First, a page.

"The medical system did not look into or seem concerned about the underlying issues that were causing the distress that made me feel the need to escape my body at such a young age," she continued, "instead I was affirmed down a path of medical intervention that I could not fully understand the long term impacts and consequences of due to my both my age and mental health conditions."
Her lawsuit contends that by "immediately affirming" her, the doctors "developed a type of transgender tunnel vision that blocked out the other factors that were or may have been the cause or causes of Luka’s dysphoria."
This treatment method of affirming Ms. Hein's new gender identity, which she now bitterly regrets, came "during a time in her life when she was going through profound personal upheaval, trauma, and distress," according to the complaint (pdf).
Ms. Hein, the suit contends, "was simply too young to understand the irreversible implications of the transgender 'treatment' recommended, prescribed, and carried out" by health care workers at UNMC.
Doctors 'Owed a Duty' to Hein
The defendants, UNMC Physicians and the Nebraska Medical Center are "controlled affiliates" of co-defendant Nebraska Medicine, which coordinates and controls the activities of the two entities, including inpatient and outpatient hospital and physician care. The clinic is based in Omaha, Douglas County, Nebraska.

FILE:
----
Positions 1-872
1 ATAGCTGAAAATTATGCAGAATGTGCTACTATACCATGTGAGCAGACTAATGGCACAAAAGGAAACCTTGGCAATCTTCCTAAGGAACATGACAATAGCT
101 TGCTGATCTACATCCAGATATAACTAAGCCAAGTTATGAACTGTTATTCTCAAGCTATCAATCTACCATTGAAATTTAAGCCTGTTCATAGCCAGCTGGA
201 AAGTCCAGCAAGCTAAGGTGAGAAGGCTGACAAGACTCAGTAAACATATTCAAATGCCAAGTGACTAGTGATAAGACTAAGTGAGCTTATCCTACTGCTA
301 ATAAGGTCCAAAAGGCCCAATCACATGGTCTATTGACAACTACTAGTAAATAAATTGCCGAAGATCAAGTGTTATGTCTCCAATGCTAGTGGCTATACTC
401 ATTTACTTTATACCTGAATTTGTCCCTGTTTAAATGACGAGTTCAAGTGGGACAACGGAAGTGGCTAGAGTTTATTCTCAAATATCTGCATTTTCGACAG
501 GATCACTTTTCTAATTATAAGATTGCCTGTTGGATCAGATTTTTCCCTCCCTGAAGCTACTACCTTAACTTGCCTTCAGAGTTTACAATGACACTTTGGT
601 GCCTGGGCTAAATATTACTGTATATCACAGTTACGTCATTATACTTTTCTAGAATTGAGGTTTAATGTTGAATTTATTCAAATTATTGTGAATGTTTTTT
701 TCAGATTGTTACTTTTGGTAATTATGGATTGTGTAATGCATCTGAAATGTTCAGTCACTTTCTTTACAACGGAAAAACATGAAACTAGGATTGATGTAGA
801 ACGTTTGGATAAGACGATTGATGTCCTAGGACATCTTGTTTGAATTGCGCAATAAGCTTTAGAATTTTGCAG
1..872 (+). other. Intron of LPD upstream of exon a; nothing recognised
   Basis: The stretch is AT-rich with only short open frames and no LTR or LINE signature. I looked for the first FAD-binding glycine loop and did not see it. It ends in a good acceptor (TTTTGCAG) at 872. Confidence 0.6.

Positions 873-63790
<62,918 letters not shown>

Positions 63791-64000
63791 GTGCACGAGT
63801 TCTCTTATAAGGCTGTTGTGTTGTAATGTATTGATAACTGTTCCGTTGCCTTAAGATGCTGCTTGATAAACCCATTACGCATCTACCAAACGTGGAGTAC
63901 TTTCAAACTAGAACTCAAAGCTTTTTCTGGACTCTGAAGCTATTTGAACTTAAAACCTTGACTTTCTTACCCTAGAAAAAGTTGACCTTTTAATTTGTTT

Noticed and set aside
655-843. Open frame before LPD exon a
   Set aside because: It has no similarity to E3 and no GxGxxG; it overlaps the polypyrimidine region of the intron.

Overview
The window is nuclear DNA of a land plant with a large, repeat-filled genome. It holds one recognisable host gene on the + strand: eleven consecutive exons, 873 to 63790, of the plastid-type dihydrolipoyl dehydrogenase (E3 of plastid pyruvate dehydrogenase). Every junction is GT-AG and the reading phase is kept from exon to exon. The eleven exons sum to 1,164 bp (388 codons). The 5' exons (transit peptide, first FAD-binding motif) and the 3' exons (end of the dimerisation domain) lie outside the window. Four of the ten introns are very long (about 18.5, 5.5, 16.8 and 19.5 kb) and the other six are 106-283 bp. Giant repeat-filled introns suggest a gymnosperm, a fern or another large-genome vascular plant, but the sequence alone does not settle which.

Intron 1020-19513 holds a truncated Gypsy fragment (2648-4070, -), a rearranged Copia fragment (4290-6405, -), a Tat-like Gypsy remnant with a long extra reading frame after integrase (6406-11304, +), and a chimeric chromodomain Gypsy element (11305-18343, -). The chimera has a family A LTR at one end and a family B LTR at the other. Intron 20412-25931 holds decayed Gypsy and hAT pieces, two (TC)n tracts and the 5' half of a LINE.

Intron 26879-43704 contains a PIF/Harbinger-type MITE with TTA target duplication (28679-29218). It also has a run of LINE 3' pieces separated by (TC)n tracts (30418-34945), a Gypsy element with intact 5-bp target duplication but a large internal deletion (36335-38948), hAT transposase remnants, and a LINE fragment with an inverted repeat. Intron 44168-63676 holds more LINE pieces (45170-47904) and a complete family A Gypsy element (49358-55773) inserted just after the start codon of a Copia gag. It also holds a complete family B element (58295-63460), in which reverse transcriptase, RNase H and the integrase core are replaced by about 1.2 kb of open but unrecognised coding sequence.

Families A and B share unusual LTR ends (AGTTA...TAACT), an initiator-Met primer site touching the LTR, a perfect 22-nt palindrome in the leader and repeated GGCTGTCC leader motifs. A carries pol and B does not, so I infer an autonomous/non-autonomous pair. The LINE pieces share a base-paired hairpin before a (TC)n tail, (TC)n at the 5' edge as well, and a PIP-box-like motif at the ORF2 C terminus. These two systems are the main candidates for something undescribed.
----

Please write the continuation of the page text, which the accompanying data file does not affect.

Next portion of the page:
The lawsuit specifically names Dr. Nahia “Jean” Amoura, an OB/GYN and director of the gender care clinic. It also names Dr. Perry Johnson, a plastic surgeon at the gender clinic, and Dr. Stephan Barrientos, a resident physician who allegedly assisted Dr. Johnson in removing Ms. Hein's breasts on the alleged advice of Dr. Amoura.
Megan Smith-Sallans, a mental health therapist working in gender care, was also named in the lawsuit as working with the three physicians to allegedly "cause harm" to Ms. Hein.
Ms. Hein's complaint contends that the physicians at UNMC, a clinic that boasts about its leadership "in ground-breaking research," had the ability and duty to independently examine the scientific basis of the "gender-affirming" model.
"As Nebraska’s premier medical institution, and with millions of research dollars at hand, Defendants owed a duty to Luka—and the hundreds of patients like her—to independently research the underpinnings of the Dutch study before adopting its flawed protocols," the complaint states.